On this page: What is cancer-related cognitive impairment? | How can thinking and memory be affected? | What causes cognitive changes? | Who is affected? | How long does it last? | Effect on your emotional wellbeing | Managing thinking and memory changes | What is cognitive rehabilitation?
Some people diagnosed with cancer notice changes in the way they think and remember information. This is called cancer-related cognitive impairment, but people may also refer to it as “cancer fog” or “chemo brain”.
This information may help you understand more about changes some people experience. It provides suggestions about how to manage your day-to-day tasks and improve thinking and memory.
What is cancer-related cognitive impairment?
Every day, your brain controls your thoughts, emotions and behaviour. The natural ageing process affects how the brain works (known as cognition or cognitive function).
However, people with cancer often report a noticeable or sudden decline in cognitive function.
How can thinking and memory be affected?
Cognitive problems can occur before, during or after cancer treatment. Some people notice small or subtle changes, but for others the effects are more obvious.
These may include:
- a feeling of mental “fogginess” or sluggishness
- difficulty concentrating or focusing
- memory changes (forgetting names, dates, words and things you would usually recall)
- difficulty finding words during conversations
- finding it hard to do more than one thing at a time (multi-tasking)
- difficulty processing information, including following directions, problem-solving or learning new skills
- being unusually disorganised
- feeling unable to keep up with conversations
- tiredness or fatigue.
What causes cognitive changes?
The exact causes of thinking and memory changes are unknown. So far, studies show the causes may include:
- cancer treatments
- treatment side effects, such as trouble sleeping, fatigue, pain, low blood counts and hormone changes
- medicines given for surgery or to manage side effects of treatment, including anaesthetic, steroids, painkillers and anti-nausea drugs
- your emotions, such as feelings of depression or anxiety
- inflammation caused by the cancer, and the way it impacts brain processes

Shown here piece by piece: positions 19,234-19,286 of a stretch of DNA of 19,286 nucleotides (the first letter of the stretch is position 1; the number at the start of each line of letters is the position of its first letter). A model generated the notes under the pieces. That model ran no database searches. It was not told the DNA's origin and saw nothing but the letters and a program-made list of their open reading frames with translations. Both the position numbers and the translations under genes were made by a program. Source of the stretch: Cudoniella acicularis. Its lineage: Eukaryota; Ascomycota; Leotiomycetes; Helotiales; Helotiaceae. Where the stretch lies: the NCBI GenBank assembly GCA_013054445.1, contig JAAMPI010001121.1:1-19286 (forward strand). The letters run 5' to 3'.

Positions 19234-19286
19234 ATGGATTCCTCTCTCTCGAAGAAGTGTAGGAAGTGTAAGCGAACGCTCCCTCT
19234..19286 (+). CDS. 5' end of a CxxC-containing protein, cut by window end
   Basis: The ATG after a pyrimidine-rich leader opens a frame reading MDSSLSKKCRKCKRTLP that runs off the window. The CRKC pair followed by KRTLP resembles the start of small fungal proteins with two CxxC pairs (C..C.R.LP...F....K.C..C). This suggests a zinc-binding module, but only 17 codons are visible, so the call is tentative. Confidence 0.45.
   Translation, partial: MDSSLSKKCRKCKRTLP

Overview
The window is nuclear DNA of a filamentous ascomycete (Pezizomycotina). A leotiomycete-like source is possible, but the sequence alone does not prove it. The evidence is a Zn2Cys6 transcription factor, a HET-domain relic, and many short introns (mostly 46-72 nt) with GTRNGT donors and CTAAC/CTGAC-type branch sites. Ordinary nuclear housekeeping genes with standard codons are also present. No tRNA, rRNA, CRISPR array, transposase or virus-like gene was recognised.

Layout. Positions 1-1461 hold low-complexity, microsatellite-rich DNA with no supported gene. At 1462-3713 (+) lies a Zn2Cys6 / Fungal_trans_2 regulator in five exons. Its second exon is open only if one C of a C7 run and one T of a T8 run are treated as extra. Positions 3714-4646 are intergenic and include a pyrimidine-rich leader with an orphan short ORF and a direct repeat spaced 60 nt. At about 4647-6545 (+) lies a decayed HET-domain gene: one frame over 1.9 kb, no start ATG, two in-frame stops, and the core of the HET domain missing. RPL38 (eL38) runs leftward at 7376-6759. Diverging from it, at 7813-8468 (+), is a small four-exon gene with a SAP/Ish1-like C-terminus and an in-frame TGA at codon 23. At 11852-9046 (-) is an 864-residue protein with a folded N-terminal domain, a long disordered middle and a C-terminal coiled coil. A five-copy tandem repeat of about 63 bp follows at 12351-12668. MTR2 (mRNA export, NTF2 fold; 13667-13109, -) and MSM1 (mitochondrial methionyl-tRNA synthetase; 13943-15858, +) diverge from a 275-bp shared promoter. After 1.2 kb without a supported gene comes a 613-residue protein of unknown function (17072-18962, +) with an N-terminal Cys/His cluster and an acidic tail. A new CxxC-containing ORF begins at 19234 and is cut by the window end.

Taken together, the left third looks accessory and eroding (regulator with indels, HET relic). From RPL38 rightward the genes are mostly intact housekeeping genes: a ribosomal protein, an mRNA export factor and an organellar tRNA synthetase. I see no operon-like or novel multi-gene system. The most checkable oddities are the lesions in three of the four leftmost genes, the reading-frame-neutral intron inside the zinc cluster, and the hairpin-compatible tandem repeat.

- in some cases, the physical presence of a tumour in the brain, which can affect mental function.
Who is affected?
Although thinking and memory changes do not affect everyone with cancer, research shows it is relatively common.
According to one study, it can affect up to three in four people during treatment, about one in three people before treatment and one in three after treatment.
How long does it last?
Thinking and memory problems are usually temporary and get better with time. Most people say they notice improvements within the first year after finishing treatment. Other people experience longer-term effects. Learning how to manage cognitive problems may reduce the impact on your daily life.
Effect on your emotional wellbeing
Dealing with cancer-related cognitive impairment can be challenging. You may not feel like yourself, which can affect your relationships with family, friends and colleagues.
Changes in your thinking or memory can have a big impact on your ability to manage at home, while working or studying, or during social activities.
This may make you feel upset, scared or frustrated. You might feel you have to put in extra mental effort and energy to do tasks. Try to be gentle with yourself and allow time to recover.
Managing thinking and memory changes
There are things you can do to cope with cognitive problems and improve your wellbeing and ability to manage daily life. Keep a diary of the differences you notice, including the time of day and what you were doing. This can make it easier to plan your day, and the record may also be useful when you talk with your health care team. The following suggestions have been found to be effective.
Adjust your daily routine